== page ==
Koi are such heavy eaters during the summer that it might freak new owners out when their appetite starts to decrease into nothing during the winter.
How long can koi fish go without food? There are a lot of factors that contribute to how long your koi can go without eating. Things such as the weather or the temperature of their water contribute to how much they will eat throughout the year.
During the summer months when their metabolism is high they can go two weeks without being feed. Mostly because they are feeding on whatever comes upon their pond. Anything more than that and you are risking your koi’s life.
Read further to understand the feeding cycle of the koi, what to do if you have run out of food, and how to feed your koi while you are away.
Feeding cycle of the koi
How long koi can live without eating is highly dependent on the temperature where you live. During the colder parts of winter (40° and below) koi can go weeks without eating. However, during the summer they can only live for two weeks without food.
The koi’s metabolism fluctuates during the year. In the winter when the temperature of their water goes below 40 degrees F koi will go into hibernation mode.
Originating from colder environments like Japan, koi conserve their energy for the coldest periods. During this time they will not eat and will not move around a lot.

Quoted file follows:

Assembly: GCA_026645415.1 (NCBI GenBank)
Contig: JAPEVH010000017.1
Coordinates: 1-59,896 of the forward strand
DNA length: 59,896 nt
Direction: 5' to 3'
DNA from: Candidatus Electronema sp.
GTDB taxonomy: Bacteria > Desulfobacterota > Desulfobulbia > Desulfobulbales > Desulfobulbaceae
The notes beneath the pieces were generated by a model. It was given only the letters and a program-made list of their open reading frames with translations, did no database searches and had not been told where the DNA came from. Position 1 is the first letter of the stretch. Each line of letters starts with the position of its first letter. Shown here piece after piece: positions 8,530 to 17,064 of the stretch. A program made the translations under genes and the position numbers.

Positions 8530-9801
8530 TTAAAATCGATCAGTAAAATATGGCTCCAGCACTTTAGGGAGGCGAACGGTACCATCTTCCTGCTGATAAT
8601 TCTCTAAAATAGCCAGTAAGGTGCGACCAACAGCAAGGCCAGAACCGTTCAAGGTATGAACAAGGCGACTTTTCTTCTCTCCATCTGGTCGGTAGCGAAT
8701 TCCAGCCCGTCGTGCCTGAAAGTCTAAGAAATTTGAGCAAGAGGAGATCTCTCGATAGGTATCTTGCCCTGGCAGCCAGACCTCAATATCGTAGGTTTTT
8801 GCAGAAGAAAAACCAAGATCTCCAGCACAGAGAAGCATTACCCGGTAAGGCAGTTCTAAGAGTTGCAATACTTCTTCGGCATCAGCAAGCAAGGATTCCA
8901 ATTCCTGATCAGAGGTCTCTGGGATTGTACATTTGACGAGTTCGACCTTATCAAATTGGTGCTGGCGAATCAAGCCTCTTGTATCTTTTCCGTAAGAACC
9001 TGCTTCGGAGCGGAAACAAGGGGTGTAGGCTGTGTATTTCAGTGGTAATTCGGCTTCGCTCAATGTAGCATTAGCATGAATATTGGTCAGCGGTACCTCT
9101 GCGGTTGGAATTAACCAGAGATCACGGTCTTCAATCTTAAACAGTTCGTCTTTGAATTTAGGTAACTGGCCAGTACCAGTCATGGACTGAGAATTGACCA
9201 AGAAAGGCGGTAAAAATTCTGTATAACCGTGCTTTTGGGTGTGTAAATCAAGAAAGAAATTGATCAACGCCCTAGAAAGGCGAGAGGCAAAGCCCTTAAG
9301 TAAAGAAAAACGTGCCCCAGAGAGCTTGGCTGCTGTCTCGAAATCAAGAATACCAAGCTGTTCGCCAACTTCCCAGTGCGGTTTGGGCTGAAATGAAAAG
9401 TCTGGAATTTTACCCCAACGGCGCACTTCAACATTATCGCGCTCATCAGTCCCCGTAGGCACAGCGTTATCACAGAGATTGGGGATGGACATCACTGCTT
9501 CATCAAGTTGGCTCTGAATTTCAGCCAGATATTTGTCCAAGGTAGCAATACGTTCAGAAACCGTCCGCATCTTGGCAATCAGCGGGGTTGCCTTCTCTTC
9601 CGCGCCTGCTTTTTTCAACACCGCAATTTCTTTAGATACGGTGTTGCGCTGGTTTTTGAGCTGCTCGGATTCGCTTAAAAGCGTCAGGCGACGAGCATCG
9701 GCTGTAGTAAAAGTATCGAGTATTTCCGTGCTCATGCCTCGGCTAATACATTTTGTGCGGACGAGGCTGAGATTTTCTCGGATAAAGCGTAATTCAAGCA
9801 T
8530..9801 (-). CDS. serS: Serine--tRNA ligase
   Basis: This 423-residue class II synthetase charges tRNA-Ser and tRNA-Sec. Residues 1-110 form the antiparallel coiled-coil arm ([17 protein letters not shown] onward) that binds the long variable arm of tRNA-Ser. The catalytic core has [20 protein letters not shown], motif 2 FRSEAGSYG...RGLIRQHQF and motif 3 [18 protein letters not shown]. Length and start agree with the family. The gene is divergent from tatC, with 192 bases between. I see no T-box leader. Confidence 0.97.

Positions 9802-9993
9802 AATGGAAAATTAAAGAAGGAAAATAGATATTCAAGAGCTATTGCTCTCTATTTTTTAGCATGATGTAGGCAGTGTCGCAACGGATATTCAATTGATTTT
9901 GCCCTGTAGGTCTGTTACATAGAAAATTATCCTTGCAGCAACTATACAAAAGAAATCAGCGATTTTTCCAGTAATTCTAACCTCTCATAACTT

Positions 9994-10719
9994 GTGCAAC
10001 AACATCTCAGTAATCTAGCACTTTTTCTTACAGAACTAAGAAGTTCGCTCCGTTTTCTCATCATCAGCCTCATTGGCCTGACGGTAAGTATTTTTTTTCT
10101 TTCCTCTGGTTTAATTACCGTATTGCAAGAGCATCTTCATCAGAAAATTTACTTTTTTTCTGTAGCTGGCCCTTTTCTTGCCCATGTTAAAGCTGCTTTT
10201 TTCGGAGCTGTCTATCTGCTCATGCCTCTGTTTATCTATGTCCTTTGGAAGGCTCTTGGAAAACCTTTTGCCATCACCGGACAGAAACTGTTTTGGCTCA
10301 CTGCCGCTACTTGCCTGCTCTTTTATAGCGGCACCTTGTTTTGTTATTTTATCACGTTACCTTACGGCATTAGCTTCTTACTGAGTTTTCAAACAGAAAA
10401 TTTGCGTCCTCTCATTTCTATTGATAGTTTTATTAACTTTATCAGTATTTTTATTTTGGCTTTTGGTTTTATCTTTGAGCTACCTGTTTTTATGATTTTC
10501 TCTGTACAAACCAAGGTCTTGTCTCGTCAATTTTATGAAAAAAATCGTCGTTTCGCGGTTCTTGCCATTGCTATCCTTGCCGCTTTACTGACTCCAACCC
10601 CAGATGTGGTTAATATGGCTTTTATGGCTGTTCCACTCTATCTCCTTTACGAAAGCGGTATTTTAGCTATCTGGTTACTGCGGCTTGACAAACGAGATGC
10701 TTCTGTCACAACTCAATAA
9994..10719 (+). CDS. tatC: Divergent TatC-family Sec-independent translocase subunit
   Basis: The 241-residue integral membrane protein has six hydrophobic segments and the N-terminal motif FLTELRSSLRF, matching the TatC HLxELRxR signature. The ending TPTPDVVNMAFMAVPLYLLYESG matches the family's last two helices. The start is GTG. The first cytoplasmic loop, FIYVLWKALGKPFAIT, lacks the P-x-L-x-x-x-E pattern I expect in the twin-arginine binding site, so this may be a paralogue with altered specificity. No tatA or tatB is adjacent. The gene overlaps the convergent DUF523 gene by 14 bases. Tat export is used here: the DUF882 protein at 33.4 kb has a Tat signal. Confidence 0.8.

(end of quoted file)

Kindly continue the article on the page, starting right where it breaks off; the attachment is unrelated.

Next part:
Summer is a different matter entirely. Their metabolism is a lot higher so koi need to eat a lot more during this period. Once the temperature reaches 75° koi need to eat at least 4 or 5 times a day.
The only time in the summer that koi will stop eating is if their water gets above 95°. Due to where they originate koi are not use to this high-temperature range will stop eating to conserve their energy.
The two-week summer estimate also has a lot of variables such as:
- Type of environment: pond or tank
- Where the pond is located
If your koi is hungry, but you are not feeding them they will find what they can in their environments like plants, algae, random bugs, and smaller fish. Differences in any of these variables influence the amount of time they can go without food.